There are several risk factors involved with a new type of technology such as this one. In addition, there are some other key factors to keep an eye on as these phase 1/2 studies progress. The first risk factor is on the safety front based on a long-term approach. Each of the patients, with their respective indication, had some serious adverse events. The good news is that none of these SAEs occurred because of CTX001. However, in the patients with TDT they had to be conditioned with busulfan before receiving CTX001. With this type of conditioning, the patient experienced pneumonia in presence of neutropenia and veno-occlusive liver disease. They were both resolved, and the patient was fine after that. The other patient with SCD had three SAEs which were: Sepsis in presence of neutropenia, cholelithiasis, and abdominal pain. Again, these SAEs were not caused by CTX001. First and foremost, there was only 1 patient evaluable for each study. It is important to see safety across additional patients, before defining how tolerable the drug is. I believe it is difficult to extrapolate safety based only on a few patients, especially efficacy. However, I bring up the safety front for another reason. The technology of CRISPR/Cas9 is quite new and hasn't been explored on a long-term basis. One major problem is that if a single cut in DNA is made in an inappropriate portion on the DNA it's possible that there could be long-term devastating effects. That's why it is imperative to understand the possible long-term complications of using CRISPR/Cas9 for gene editing. How can I prove this point? It's first important to point out that CRISPR and Vertex Pharmaceuticals are partners for CTX001. Vertex not only partnered with CRISPR, but it also acquired another company developing treatments using CRISPR/Cas9. Vertex had acquired Exonics for its improved CRISPR/Cas9 technology. In essence, Exonics figured out a way in which it could use its technology to avoid errant edits. Such an errant edit would be mistakenly removing a portion of DNA that may result in a serious adverse event or worse than that. This is the long-term impact that must be addressed as I discussed above. This might be a major risk with gene editing technology. In the case of Exonics, it found a way to use its technology to skip over defective DNA as opposed to actually removing it. That means it figured out a way to avoid errant edits. A second issue with single-cut DNA gene editing is that it may not be used for every single disease out there. In essence, there might be limitations. For some diseases, removing a significant amount of protein using CRISPR/Cas9 may not allow for recovery after the edit is done. This is where the limitation of certain indications may occur with single-cut edits. The safety front for CTX001 is remarkable though since no patient had a SAE after having received the treatment. These are just some risks to keep in mind as the months and years progress with these clinical studies.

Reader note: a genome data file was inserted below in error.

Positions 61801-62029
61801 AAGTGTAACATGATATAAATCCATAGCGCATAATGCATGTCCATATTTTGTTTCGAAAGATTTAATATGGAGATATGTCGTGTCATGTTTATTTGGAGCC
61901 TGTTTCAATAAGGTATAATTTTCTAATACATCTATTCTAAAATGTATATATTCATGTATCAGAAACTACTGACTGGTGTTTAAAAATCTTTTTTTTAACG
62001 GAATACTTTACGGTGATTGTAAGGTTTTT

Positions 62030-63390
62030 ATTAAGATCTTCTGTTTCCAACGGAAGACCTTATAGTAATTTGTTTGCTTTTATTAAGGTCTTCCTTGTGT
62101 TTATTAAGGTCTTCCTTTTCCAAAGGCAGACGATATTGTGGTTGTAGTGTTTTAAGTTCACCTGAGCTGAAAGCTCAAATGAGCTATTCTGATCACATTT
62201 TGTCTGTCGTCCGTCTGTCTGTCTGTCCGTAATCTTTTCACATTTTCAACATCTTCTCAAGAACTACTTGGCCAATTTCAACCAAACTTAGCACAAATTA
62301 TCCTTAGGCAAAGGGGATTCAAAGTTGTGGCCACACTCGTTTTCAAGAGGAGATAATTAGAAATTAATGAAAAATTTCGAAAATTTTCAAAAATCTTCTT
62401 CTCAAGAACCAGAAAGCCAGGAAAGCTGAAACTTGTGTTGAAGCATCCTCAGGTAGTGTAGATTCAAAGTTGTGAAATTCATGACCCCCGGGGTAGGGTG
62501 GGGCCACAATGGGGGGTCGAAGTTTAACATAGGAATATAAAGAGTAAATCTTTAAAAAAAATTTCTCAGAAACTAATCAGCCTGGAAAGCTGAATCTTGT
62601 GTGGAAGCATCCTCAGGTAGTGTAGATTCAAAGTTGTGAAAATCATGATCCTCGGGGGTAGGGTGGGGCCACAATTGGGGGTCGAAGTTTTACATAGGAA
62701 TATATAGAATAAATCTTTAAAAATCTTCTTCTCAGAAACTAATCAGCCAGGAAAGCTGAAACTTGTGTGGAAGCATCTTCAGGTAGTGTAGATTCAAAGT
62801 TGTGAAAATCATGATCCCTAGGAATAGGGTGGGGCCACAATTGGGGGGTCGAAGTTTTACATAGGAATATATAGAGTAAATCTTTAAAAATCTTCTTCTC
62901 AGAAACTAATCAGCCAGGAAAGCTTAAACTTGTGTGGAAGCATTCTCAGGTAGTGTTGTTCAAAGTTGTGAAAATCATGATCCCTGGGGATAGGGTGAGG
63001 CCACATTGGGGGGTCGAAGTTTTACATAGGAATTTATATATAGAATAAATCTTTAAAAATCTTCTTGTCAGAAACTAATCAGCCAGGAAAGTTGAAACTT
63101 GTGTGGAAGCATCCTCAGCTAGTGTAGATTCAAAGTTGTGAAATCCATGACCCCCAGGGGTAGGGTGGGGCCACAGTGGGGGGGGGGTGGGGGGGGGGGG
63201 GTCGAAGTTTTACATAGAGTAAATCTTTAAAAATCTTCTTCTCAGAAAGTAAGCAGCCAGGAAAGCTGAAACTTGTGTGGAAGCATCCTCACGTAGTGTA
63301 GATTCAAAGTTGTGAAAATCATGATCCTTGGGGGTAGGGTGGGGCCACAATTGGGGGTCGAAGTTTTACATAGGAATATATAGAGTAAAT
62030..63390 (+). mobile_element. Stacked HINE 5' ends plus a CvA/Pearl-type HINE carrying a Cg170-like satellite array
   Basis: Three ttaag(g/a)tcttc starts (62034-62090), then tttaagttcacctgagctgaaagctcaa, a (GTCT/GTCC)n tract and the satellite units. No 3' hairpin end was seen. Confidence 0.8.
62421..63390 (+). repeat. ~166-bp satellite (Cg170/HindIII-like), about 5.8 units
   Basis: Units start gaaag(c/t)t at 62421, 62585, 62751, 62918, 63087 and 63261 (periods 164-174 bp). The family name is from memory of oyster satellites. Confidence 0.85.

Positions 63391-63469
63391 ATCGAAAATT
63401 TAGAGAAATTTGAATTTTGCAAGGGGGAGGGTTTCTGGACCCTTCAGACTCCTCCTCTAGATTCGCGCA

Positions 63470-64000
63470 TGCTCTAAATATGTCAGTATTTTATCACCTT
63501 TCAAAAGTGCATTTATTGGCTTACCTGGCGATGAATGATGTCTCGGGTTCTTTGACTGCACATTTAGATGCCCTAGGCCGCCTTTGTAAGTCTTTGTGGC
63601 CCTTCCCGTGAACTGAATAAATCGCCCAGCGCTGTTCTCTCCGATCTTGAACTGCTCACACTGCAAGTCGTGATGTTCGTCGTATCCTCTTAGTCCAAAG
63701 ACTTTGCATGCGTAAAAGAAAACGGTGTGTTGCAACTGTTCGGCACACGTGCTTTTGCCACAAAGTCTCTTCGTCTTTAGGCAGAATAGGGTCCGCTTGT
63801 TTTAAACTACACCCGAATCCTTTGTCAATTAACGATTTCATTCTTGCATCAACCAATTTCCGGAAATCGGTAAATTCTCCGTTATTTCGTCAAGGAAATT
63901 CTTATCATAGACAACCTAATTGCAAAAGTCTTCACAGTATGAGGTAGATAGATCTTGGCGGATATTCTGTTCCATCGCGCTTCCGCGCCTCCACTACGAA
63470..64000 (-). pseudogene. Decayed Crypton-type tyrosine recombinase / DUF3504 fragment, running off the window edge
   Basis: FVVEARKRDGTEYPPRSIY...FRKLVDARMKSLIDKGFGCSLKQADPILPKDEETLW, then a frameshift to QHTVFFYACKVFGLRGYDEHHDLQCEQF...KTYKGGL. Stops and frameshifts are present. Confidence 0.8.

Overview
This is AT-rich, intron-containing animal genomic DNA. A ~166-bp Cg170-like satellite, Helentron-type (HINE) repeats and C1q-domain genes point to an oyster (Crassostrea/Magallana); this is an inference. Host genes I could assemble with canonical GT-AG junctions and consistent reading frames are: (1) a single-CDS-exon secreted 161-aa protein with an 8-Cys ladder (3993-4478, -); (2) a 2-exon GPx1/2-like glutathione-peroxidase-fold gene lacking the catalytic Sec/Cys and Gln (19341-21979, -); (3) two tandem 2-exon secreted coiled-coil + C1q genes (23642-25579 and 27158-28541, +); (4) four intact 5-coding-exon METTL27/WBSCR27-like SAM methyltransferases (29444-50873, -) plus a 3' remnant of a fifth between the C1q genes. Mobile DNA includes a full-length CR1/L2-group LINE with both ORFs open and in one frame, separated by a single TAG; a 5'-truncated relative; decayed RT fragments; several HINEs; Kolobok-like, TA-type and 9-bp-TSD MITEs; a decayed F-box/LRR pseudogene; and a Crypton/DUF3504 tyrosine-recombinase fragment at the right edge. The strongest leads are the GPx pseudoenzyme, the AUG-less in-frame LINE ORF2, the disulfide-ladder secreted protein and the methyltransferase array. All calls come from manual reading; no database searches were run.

According to the 10-Q SEC Filing, CRISPR Therapeutics had $629.7 million as of September 30, 2019. As I noted above, the company had signed an agreement with Vertex Pharmaceuticals to develop CTX001 for a few indications. On top of that, another partnership was also established with Bayer AG (OTCPK:BAYRY) based on the CRISPR/Cas9 technology. CRISPR Therapeutics established that it would have enough cash for at least the next 24 months, without any additional cash coming from one of its partnerships. However, it recently chose to raise cash through a public offering. It sold 4,250,000 common shares at a price of $64.50 per share. Despite having enough cash, I believe a big reason for the raise was the massive increase in stock price after the positive preliminary data. Not always, but most of the times when a biotech obtains such a massive gain based on positive data, they tend to raise cash almost immediately.
CRISPR Therapeutics and its partner Vertex Pharmaceuticals appear to be on the right track with a few of the patients treated with CTX001. It appears that a single infusion of the treatment brings about a major change both in terms of quality of life improvements and the primary goal for each respective indication. I highlighted a majority of the risks above. The main ones would be the long-term impact of patients being infused with CRISPR/Cas9 tech and the fact that the positive results obtained were only in a few patients. It is important to see all 45 patients first or close to that amount before establishing whether or not the treatment is safe/tolerable and efficacy has been established. Still, that doesn't take away completely that one beta-thalassemia patient has been transfusion independent for 9 months and that the other SCD patient had seen no VOC events during a 4-month time period. It will be interesting to see if the single infusion continues its momentum for a longer period of time in both patients. Flush with cash, a large pipeline and promising technology with CRISPR/Cas9 I believe CRISPR Therapeutics should continue its momentum higher for the time being.